Talk to the Drone
Every now and again, I have to silently cheer for the FAA's plodding, frustratingly contorted way of doing its business. This week brings news that the agency isn't going along with the Air Force's insistence that it needs yet another restricted area, this one in North Dakota, in which to train drone operators. Here's the full story.
The Air Force is in a twist because it has shipped six expensive Predators to North Dakota and when it summarily proposed to carve out a 1500-square mile restricted area, (2 percent of the state) the FAA said not so fast. The agency said this airspace business needs to be done "deliberatively." Anyone who's tried to husband a certification project through the FAA's regulatory maze will immediately recognize this as code speak for "find me a bush."
So as Brigadier General Leon Rice scurries off in search of the right bush in a field of millions, I have to wonder why the Air Force has to slice up North Dakota to do this work. Couldn't they have shipped the drones to Nevada, where the Air Force already has a billion or so cubic miles of restricted airspace? Maybe they need to do cold weather training. So how about Elemendorf Air Force Base in Alaska, where there's another billion cubic miles. The list of existing restricted areas is long; the quarantined airspace large. As if to show some flexibility, the Air Force allowed as how the new restricted airspace could be vertically stratified to allow civil use when the drones weren't active. Damn decent of them, don't you think?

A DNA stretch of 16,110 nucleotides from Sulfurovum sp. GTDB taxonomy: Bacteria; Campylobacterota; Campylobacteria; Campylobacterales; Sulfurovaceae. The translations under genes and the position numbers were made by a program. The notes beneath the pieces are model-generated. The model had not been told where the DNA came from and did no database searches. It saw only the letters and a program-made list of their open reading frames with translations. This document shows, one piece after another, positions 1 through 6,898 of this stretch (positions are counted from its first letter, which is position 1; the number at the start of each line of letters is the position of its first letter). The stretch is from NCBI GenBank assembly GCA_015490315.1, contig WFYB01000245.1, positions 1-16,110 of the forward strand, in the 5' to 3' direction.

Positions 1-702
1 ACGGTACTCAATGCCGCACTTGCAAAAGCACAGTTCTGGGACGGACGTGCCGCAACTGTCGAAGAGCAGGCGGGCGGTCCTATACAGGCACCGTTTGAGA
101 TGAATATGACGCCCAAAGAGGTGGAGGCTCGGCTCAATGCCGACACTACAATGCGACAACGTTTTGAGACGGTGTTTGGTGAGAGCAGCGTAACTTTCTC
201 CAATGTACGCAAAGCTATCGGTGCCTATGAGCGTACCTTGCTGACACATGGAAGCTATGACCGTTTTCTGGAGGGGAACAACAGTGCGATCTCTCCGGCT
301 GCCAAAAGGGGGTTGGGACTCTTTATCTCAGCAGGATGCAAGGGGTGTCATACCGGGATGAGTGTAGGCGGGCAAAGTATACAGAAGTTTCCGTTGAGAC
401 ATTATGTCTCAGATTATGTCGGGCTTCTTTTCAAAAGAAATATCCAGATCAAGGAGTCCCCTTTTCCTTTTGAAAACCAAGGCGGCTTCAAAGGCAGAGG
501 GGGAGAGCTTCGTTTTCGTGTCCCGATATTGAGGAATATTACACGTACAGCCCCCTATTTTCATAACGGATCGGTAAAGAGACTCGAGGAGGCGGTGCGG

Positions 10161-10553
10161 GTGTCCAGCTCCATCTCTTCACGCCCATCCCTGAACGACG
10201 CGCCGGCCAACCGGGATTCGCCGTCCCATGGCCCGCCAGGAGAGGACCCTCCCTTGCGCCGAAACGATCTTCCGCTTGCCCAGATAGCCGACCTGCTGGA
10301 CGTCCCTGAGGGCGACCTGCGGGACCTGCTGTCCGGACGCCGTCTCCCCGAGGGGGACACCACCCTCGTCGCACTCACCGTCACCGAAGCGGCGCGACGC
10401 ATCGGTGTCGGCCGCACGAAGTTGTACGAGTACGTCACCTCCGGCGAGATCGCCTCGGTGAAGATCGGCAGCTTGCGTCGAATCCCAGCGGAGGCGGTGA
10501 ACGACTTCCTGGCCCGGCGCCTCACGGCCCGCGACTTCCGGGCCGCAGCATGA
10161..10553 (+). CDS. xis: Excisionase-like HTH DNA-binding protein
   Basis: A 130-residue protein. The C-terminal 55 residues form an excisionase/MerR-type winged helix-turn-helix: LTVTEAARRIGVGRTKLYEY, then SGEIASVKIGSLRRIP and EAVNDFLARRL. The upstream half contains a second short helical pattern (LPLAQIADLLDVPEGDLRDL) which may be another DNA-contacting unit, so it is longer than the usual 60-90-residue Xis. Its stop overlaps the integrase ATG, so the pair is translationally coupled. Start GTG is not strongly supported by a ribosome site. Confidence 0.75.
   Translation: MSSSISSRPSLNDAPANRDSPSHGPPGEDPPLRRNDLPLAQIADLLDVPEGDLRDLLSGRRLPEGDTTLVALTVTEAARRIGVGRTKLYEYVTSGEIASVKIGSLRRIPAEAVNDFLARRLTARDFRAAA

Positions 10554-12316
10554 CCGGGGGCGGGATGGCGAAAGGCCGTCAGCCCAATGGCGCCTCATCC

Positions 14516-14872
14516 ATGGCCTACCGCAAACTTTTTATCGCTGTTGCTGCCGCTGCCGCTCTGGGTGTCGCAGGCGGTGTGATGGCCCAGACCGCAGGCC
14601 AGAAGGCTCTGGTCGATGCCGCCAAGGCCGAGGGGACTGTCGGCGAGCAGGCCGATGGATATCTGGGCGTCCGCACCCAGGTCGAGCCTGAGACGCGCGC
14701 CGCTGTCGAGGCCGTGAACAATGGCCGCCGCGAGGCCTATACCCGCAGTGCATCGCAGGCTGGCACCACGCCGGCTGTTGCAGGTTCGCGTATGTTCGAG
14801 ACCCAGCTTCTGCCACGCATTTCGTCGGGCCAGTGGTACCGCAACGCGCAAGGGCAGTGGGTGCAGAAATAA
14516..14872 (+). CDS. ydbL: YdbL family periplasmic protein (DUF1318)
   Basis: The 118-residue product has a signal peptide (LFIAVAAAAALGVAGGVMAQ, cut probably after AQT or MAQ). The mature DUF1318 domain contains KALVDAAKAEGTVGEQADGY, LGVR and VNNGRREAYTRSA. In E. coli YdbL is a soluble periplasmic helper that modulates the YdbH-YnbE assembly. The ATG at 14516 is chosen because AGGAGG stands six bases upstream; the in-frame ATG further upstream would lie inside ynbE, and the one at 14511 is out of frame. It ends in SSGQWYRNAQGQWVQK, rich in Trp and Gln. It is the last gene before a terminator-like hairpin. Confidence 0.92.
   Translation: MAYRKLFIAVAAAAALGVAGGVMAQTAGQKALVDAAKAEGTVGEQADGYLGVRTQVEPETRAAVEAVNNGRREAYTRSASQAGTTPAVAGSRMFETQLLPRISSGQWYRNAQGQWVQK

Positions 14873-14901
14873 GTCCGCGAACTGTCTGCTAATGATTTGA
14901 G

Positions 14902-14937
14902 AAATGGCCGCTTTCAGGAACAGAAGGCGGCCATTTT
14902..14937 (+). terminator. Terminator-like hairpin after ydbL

The FAA is right to resist this airspace grab. This sort of thing goes on all the time in name of national security and to oppose it is to appear…well, unpatriotic. But I'd argue that the right way to look at this is to see past the patriotism smoke screen and consider what's practical, what's fair and what's right.
In that spirit, I propose a compromise. If, for some unknown reason, the Air Force desperately needs to surveil northern tier wheat patches, let's have a new class of airspace called MOA/DRONE. Put it on the chart, just like that, MOA/DRONE. Then, place the UAVs under positive control and equip them with VHF comm so the operator can talk directly to any aircraft sharing the MOA on a common advisory frequency. That's how MOAs work now. Pilots who want to enter them can do so on an own-risk basis, or they can circumnavigate the area. There's always risk in entering MOAs and if you don't like that, don't fly there.
The reality is that UAVs are becoming an ever larger part of the U.S. airspace picture. This is likely to grow exponentially over the next decade. Sooner or later, they are going to have to be integrated into the way the civil world does business. The services have to get over the knee-jerk reaction to carve out restricted airspace every time a robot wants to go flying and we in the civil world have to get over the irrational fear of sharing airspace with these things. If we don't, there won't be any airspace left for civil use.
Yes, there will be accidents. Drones will occasionally get away—as one did near Washington recently—and they'll probably crash in spectacular ways. But it has always been and will always be thus with flying machines. We can nanny ourselves to a froth over this stuff to the point that the only response will be to cower in a dark closet with your butt bumped against the wall charger for the robotic vacuum cleaner.